The predicament is this: none of the 5 of us made a conscious choice to join this company. My grandfather became ill, and my father and his brother stepped in to keep things running. My father and uncle never got along, but tolerated each other for the good of all. When my grandfather died, my uncle split, and started a company, competing with my father. My father was a musician, and never wanted to run a factory, and hoped to leave when his father died, but now he was locked in a race to the bottom with his brother. My father triumphed, and learned nothing, as he eventually guilted me and my brothers to join him after college. We have been chained at the hip, each making identical salaries (no matter that we benefit the business very differently); and we are each convinced that we are the best of the 3, and the other 2 should go find happiness elsewhere. My father would like to retire, have the 3 of us buy him out, and brag to his friends about how the whole family business thing worked out marvelously. What to do?!
1 of 3 unhappy musketeers
Dear Unhappy Musketeer,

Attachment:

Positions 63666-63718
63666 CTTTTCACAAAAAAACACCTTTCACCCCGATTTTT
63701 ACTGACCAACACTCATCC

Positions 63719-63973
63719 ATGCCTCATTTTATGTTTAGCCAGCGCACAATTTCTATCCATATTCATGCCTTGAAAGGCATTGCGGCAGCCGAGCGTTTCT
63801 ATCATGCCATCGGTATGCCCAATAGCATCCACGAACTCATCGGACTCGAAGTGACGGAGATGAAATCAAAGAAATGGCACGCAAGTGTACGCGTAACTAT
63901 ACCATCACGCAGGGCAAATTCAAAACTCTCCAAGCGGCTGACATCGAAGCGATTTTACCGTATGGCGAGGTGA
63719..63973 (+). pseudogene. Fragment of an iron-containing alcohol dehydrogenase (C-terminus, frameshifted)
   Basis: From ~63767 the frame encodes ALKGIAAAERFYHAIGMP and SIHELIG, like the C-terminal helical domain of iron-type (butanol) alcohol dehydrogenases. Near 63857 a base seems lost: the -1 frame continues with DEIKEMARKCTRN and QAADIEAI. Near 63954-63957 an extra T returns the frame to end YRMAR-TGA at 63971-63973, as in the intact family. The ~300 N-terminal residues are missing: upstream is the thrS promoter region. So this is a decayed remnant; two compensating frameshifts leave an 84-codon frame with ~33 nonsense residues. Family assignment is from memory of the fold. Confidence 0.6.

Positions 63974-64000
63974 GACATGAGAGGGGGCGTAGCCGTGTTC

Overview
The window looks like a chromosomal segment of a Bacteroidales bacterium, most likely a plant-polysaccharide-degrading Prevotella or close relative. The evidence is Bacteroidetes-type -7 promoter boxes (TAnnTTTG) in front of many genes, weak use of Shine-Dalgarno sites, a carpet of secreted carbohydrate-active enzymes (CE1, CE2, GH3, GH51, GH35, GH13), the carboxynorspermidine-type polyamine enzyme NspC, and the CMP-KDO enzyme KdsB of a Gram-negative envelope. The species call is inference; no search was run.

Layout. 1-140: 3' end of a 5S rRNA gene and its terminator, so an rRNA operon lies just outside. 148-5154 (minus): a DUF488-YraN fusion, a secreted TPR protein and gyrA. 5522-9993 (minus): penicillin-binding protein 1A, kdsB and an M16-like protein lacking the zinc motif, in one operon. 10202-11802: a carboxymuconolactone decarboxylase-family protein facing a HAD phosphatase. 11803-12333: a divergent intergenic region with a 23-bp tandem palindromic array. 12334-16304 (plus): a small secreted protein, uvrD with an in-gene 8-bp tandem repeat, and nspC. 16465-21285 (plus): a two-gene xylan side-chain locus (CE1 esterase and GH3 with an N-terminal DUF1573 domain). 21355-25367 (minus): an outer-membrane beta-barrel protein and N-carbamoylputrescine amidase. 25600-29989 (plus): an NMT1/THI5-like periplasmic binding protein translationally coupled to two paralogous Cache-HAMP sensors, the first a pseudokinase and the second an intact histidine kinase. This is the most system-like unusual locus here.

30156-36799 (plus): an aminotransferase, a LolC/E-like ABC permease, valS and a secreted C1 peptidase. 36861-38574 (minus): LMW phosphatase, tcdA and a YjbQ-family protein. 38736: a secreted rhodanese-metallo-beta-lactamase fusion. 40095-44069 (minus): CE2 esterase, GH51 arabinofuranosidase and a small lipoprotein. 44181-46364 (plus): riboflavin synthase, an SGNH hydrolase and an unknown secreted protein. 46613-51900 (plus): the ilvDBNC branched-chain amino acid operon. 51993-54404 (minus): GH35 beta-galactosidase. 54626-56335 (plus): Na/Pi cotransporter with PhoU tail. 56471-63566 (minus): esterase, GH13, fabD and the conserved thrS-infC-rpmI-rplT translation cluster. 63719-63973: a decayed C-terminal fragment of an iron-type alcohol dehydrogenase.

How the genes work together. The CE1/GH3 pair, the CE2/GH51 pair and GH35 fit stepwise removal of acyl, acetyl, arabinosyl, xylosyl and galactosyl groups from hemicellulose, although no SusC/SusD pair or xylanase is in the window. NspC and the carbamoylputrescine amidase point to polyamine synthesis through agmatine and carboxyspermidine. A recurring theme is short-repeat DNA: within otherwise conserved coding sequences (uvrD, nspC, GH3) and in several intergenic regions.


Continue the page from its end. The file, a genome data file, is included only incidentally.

The real musketeers had an expression: “all for one, one for all.” If that’s not happening, you have a competitive disadvantage that will make you all even more unhappy. And life is too short to do something that is not your unique ability, and even if it is, to do it with people who you don’t align with well. I think this is a case of honesty is the best policy; but best if you all hire a facilitator that can be neutral, can keep your conversation as sane as possible, and detoxify as much as possible. You are all feeling the pain, and need to put your heads together to identify all the options, and score and measure them all, to find what it best for each and all of you. Maybe you can continue in business together, and figure out which of you will lead, or if you can have some kind of co-leadership. Maybe it’s a case where you could split the company into divisions, and each heads one, and you do business together, as appropriate; and with others, as appropriate. Maybe you figure out what else you could each do, and who will buy the others out. Imagine if your uncle bought out your father, and he could be the musician he wanted to be. And maybe you’d all get along better as family, if not oppressed by your business conflicts. The first task is to approach your siblings and say “can we all acknowledge that we have a problem that needs to be solved? Can we identify a facilitator who we all trust? Can we agree that we will behave ourselves in conversations about our options, being vulnerable enough, honest enough, real enough, and open enough?” Good luck! I’d be glad to speak with you more.